Orchardist falls flat in trying to hire unemployed, underemployed workers
A Treasure Valley orchardist was thinking he could do something to help Idaho’s August unemployment rate of 9.1 percent as well as the Canyon County rate, which was more than 12 percent at the end of the summer. But his advertisement looking for orchard workers at $12-$15 an hour went begging. With not enough applicants from his ad, he ended up with a work crew from the sheriff’s office.
The orchardist, who wishes to remain anonymous, said he advertised for workers to pick peaches in his orchard. When the fruit is ready to be picked, he explained, it must done right then or the crop will be lost. He said the work is not easy, but he figured with thousands of people out of work in the valley that finding workers would not be a problem. He was wrong.
The work, he said, is performance based, but on average workers receive anywhere from $12-$14 an hour, sometimes $15 an hour. The crew starts harvesting peaches in mid-August and continues picking various fruits until the end of October.
He is unsure if people are not willing to look for work anymore possibly because they are dependent on unemployment benefits, or the unemployment situation is being overblown. Whatever the case, “We called the sheriff and he sent out a crew of about 15-20 people, and it helped quite a lot. It wasn’t nearly as many (people) as we needed, but it did help.”
The experience left him very frustrated. “You know, I just look at these reports that say there are 10,000 unemployed in Canyon County, but there really aren’t many people that want to work.”
Not that it means much to him after his experience in looking for orchard workers, but the Idaho unemployment figures for September will be released Oct. 21. The Gem State figures typically reflect the national figures. National numbers have already been released with the traditional rate, called U-3, pegged at 9.1 percent – same as in July and August. The U-6 number, which is thought by some economists to be a better indicator of unemployment, was 16.5 percent in September, up from 16.2 percent in August. U-6 takes into account those who are part-time employees but wish to be full-time, and those who are marginally attached to the workforce – people who say they want a job but cannot find one.
If the Idaho numbers in September mirror the national figures, the U-3 number – which is the figure most commonly used each month – will show Idaho with 9.1 percent unemployed, or about 75,000 people. U-6 data in Idaho, released each quarter, will likely match the federal number of 16.5 percent, meaning the unemployed number is really closer to 125,000.
U-6 has only been around since 1995. A number of economists lobbied the government for a new method other than U-3 numbers to classify unemployment. Japan, Canada and Western Europe all use unemployment numbers more similar to U-6 than U-3. So, the economists reasoned, it is important for the U.S. to have a similar means to compare unemployment figures with other countries.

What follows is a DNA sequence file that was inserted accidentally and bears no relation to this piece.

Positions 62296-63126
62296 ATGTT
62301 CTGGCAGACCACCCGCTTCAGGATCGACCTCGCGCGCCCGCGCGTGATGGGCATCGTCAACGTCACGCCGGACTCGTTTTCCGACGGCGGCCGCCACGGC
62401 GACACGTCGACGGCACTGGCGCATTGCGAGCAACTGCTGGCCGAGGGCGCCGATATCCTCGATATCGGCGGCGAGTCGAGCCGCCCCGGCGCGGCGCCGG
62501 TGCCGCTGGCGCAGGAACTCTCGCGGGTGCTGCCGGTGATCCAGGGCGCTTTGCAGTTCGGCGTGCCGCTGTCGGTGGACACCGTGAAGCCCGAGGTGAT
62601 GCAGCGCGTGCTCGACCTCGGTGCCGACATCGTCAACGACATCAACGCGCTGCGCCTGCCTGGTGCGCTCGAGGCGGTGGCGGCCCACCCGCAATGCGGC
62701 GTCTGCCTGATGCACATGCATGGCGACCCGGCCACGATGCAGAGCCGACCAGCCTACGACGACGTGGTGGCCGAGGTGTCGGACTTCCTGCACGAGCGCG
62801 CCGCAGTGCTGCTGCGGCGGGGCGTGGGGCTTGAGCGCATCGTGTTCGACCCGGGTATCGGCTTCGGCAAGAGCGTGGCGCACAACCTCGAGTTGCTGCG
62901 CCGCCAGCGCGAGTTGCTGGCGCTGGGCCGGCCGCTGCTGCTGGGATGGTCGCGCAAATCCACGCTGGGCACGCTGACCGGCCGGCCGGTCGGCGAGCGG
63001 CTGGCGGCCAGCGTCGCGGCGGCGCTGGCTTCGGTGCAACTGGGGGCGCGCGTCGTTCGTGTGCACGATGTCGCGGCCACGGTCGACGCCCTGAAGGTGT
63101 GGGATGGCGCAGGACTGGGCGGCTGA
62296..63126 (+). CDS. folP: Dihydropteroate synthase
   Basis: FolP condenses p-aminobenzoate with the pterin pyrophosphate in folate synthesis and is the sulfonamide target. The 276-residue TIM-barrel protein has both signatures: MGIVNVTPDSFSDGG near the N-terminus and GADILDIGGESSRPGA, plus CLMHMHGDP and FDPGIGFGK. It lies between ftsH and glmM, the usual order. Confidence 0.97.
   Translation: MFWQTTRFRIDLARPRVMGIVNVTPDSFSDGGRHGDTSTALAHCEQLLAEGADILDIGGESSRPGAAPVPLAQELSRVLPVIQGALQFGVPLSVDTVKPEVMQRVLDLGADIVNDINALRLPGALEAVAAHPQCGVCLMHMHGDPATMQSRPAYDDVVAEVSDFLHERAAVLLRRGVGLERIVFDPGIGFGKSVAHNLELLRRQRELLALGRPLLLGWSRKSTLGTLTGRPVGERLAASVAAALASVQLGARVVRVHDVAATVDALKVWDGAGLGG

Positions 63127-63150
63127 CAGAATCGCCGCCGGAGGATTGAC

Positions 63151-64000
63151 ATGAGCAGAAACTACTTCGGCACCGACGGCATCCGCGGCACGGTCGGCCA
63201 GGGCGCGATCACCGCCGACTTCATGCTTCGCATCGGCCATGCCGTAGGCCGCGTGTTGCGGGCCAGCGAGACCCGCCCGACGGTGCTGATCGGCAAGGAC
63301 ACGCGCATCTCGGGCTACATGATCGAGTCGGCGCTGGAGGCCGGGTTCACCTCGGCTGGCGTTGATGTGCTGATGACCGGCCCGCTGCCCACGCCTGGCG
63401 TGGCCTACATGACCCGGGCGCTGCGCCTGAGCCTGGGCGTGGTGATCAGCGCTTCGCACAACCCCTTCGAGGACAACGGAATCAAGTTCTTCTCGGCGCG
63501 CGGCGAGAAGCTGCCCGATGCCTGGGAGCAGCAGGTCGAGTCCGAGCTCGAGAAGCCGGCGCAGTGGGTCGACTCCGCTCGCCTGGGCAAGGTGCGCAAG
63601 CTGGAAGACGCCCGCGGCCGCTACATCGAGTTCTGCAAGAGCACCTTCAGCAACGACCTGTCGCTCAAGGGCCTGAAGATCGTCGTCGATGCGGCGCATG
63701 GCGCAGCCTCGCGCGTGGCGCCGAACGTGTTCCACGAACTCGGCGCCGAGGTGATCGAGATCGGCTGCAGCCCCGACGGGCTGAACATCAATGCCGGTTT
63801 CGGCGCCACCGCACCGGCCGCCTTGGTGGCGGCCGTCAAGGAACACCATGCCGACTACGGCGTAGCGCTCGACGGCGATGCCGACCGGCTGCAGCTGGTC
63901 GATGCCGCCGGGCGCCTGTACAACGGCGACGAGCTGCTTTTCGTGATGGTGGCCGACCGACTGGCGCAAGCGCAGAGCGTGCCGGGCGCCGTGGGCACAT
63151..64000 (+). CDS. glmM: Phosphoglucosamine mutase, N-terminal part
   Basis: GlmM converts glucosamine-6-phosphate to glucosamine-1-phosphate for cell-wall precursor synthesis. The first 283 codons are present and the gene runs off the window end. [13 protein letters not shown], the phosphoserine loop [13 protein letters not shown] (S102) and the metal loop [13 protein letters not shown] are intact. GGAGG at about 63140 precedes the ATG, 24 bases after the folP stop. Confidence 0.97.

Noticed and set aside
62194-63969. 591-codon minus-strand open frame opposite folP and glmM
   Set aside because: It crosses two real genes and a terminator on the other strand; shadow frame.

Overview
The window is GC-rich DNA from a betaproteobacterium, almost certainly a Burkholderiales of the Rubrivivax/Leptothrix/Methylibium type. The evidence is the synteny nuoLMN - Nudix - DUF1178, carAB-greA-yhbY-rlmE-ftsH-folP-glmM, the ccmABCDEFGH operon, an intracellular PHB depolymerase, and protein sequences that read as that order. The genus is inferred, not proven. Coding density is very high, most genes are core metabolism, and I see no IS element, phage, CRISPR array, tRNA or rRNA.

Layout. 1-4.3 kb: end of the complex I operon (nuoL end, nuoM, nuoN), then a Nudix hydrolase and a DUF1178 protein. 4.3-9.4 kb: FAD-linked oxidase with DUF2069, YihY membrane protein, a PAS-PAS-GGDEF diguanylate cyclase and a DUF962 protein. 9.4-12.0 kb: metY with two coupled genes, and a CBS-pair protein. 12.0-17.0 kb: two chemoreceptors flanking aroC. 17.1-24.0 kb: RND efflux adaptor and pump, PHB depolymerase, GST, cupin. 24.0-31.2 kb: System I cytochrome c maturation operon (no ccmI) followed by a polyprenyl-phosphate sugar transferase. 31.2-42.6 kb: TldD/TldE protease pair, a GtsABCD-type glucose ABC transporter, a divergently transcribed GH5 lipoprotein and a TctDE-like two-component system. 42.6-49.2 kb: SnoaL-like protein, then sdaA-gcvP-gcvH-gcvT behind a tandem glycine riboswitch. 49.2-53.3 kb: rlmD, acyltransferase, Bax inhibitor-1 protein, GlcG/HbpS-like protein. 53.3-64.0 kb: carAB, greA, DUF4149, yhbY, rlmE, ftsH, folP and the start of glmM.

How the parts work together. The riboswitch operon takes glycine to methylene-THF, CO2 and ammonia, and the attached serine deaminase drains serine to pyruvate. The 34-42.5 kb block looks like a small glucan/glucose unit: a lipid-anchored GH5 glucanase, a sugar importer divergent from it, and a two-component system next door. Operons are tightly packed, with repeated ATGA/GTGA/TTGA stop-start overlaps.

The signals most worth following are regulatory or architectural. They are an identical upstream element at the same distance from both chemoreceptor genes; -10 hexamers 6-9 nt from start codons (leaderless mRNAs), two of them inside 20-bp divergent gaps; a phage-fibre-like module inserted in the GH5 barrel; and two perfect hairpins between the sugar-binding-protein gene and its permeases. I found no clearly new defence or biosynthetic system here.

Monte Munn, an economics professor at Treasure Valley Community College, believes U-6 number should be used instead of U-3. “U-6 is a lot more accurate. U-3 greatly underestimates, or understates the real unemployment,” he said.
Munn also believes that the government, regardless of which party is in power, doesn’t want to tarnish its image by using the higher U-6 figure. “It would scare the citizens to death and it would make the government look bad. The government wants to look as good as it can.”
Dr. Antony Davies is an economics professor at Duquesne University in Pennsylvania and a researcher at the Mercatus Center at George MasonUniversity inVirginia. Mercatus defines its mission as approaching problems from a market-oriented perspective. Davies said the debate between U-3 and U-6 numbers is somewhat imprecise.
In an email to IdahoReporter.com, Davies said he believes there is no “best” way to measure unemployment because, “there is no way of knowing whether a given person is looking for a job but can’t find one (i.e., unemployed) or no longer looking (i.e., discouraged – economists call these ‘nonemployed’). Similarly, there is no way of knowing whether a worker has voluntarily chosen to be part time (U-3 counts part-time workers as ‘employed’) or whether the person wants to work full time but can only find part-time work (U-6 counts these people as partially employed).”
However, Davies said what is important is to keep whichever method is cited in context. Davies explained that “From 2000 to 2007, U-3 averaged 5.0 percent. Today, U-3 is 9.1 percent. In other words, U-3 today is 1.81 times what it was from 2000 to 2007. While U-6 is an (apparently) whopping 16.1 percent today, from 2000 to 2007, U-6 averaged 8.7 percent. That makes U-6 today 1.84 times what it was from 2000 to 2007.”
Photo courtesy of agricultureguide.org